3 * 3 - Write a tutorial section about timers and time-outs: cancellable recurring jobs, cancellable subscriptions, time-outs on receiving replies from non-blocking molecules (started on it already)

3 * 3 - Nested reactions could be automatically defined at the same reaction site/thread pool as parent reactions? This seems to be required for the automatic unblocking transformation.

2 * 3 - Error handling should be flexible enough to implement retry at most N times with backoff and other error recovery logic.

3 * 2 - Should we be able to enable and disable reactions at run time? Should we be able to deactivate entire reaction sites?

2 * 2 - Unit tests need examples; how would I diagnose a deadlock due to off-by-one error in the counter code? How would I use scalacheck to unit-test a reaction? (Emit input molecules with generated values, require output molecule with a value that satisfies a law?)

3 * 5 - implement ING Baker in Chymyst

3 * 3 - figure out whether the dual bipartite graph (e.g. “co-counter”) has any usefulness

3 * 5 - implement Benson Ma’s example of graph-driven reaction construction. What is a good DSL for describing a DAG or a general graph? Should we use graphs instead of inline chemistry to program Chymyst?

5 * 5 - describe chemistry with DOT graph visualizations

3 * 4 - formulate the “Async monad” and automatically convert “async” monadic code to Chymyst, with automatic parallelization of applicative subgraphs

Will not do for now

3 * 2 - add per-molecule logging; log to file or to logger function (do we need this, if we already have event reporting and test hooks?)

3 * 4 - LAZY values on molecules? By default? What about pattern-matching then? Probably need to refactor SyncMol and AsyncMol into non-case classes and change some other logic. — Will not do now. Not sure that lazy values on molecules are important as a primitive. We can always simulate them using closures.

2 * 3 - investigate using a single wait/notify pair instead of 2 semaphores; does it give better performance? - Implemented in 0.2.0

5 * 5 - implement fairness with respect to molecules. - Will not do now. If reactions depend on fairness, something is probably wrong with the chemistry. Instead, pipelining should be a very often occurring optimization.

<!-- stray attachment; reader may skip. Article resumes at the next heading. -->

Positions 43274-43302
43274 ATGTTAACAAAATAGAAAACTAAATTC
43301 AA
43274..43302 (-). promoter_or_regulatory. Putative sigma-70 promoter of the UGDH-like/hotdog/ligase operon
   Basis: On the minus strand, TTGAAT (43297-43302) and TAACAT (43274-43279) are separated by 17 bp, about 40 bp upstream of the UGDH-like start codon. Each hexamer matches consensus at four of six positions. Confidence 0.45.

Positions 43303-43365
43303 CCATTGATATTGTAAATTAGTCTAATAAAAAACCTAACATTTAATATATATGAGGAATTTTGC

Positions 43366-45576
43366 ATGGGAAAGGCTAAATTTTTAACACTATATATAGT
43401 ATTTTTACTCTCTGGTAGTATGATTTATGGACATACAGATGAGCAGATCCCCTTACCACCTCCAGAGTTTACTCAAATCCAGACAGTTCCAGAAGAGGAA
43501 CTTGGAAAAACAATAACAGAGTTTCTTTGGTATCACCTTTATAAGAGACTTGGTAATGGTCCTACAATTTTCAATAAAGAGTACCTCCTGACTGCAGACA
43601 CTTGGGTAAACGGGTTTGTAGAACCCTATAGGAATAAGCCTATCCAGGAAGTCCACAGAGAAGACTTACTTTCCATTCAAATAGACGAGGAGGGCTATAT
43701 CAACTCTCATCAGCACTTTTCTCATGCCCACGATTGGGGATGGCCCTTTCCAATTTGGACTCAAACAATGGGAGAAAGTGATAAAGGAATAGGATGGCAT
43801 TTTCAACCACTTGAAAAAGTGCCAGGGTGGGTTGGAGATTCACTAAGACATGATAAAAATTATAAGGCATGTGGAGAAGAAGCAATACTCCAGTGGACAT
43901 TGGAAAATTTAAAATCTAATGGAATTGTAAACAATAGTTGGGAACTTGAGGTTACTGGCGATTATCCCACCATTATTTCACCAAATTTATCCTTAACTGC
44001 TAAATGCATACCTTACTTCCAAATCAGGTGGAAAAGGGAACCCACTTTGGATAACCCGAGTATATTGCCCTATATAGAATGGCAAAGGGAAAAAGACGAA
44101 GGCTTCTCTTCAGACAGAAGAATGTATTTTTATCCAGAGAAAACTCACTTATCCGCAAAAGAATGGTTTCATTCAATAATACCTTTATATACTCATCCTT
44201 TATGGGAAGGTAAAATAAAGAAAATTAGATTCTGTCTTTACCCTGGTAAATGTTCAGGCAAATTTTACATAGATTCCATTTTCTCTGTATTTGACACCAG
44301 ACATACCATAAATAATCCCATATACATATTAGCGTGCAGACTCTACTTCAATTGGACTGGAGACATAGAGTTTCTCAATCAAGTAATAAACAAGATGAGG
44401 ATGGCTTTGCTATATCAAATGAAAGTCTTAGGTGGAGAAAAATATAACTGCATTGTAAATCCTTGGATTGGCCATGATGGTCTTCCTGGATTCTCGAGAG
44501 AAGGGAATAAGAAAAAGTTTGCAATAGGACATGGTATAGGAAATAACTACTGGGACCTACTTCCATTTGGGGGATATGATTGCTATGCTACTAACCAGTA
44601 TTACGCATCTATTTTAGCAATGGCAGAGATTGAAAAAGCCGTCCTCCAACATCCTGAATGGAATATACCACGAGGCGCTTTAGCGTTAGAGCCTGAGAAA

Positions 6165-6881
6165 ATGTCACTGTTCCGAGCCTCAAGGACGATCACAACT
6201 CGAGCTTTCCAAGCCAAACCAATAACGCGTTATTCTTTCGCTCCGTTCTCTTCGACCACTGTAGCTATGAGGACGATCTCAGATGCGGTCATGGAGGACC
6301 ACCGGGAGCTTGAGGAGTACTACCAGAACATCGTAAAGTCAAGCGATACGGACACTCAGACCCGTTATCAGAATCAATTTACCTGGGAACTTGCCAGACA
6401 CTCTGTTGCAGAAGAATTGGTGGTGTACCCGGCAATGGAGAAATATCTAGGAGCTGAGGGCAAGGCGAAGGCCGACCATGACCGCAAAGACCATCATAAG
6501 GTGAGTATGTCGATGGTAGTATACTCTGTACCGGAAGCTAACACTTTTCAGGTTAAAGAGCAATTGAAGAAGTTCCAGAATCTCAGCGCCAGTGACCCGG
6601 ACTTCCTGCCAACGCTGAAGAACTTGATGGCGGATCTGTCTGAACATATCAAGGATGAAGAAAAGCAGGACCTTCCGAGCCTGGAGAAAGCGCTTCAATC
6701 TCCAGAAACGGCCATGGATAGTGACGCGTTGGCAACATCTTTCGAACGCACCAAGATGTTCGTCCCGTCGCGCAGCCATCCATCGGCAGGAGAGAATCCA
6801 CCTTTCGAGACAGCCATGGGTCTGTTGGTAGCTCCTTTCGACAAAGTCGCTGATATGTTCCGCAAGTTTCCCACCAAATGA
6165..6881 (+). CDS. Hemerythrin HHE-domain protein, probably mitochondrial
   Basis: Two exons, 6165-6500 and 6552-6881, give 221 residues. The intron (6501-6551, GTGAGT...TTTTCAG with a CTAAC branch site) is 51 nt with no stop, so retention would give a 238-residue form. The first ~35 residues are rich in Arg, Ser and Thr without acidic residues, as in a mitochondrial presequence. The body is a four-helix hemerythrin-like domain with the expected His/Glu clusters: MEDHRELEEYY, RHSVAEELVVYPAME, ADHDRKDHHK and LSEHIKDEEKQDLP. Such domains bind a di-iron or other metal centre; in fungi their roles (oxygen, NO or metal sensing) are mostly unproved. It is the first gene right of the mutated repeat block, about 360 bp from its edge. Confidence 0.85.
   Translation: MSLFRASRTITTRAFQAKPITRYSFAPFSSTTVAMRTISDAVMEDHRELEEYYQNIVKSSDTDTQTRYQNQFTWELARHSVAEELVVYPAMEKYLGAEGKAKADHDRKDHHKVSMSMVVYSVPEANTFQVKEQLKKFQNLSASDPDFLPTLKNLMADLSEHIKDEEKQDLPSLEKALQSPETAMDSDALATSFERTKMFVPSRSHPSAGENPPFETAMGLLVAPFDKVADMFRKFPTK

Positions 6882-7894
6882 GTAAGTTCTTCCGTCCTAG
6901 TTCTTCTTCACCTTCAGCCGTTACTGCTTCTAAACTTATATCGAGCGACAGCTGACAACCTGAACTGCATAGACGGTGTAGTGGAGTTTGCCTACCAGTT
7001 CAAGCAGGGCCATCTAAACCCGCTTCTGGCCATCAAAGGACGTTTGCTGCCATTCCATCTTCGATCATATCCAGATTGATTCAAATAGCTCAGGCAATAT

3 * 5 - create and use an RDLL (random doubly linked list) data structure for storing molecule values; benchmark. Or use Vector with tail-swapping? This should help fetch random molecules out of the soup. - Will not do now. Not sure what value it brings us if molecule values are truly randomly chosen.

4 * 5 - implement multiple emission construction a+b+c so that a+b-> and b+c-> reactions are equally likely to start. - Will not do now. Not sure what this accomplishes. The user can randomize the order of emission, if this is crucial for an application.

2 * 2 - Support timers: recurrent or one-off, cancelable molecule emission. — Will not do now. This can be done by user code, unless timers require an explicit thread pool or executor.

3 * 3 - Can we use macros to rewrite f() into f(_) inside reactions for Unit types? Otherwise it seems impossible to implement short syntax case a() + b() => in the input patterns. — No, we can’t because { case a() => } doesn’t get past the Scala typer, and so macros don’t see it at all.

3 * 5 - Can we implement Chymyst Core using Future / Promise and remove all blocking and all semaphores? — No. Automatic concurrent execution of reactions when multiple molecules are available cannot be implemented using promises / futures.

4 * 5 - allow several reactions to be scheduled truly simultaneously out of the same reaction site, when this is possible. Avoid locking the entire bag? - perhaps partition it and lock only some partitions, based on reaction site information gleaned using a macro. — This was attempted, but yields a very complex algorithm and does not give a significant performance boost.

3 * 3 - perhaps prohibit using explicit thread pools? It’s error-prone because the user can forget to stop a pool. Perhaps only expose an API such as withFixedPool(4){ implicit tp => ...}? Investigate using implicit values for pools. — doesn’t seem to be useful. Maybe remove default pools altogether? It seems that every pool needs to be stopped. — However, this would prevent sharing thread pools across scopes. Maybe that is not particularly useful? - Also, with the 0.2.0 changes, pools do not need to be stopped explicitly.

5 * 5 - Can we perform the unblocking transformation using delimited continuations? — Not sure. Delimited continuations seem to require all code to reside inside reset().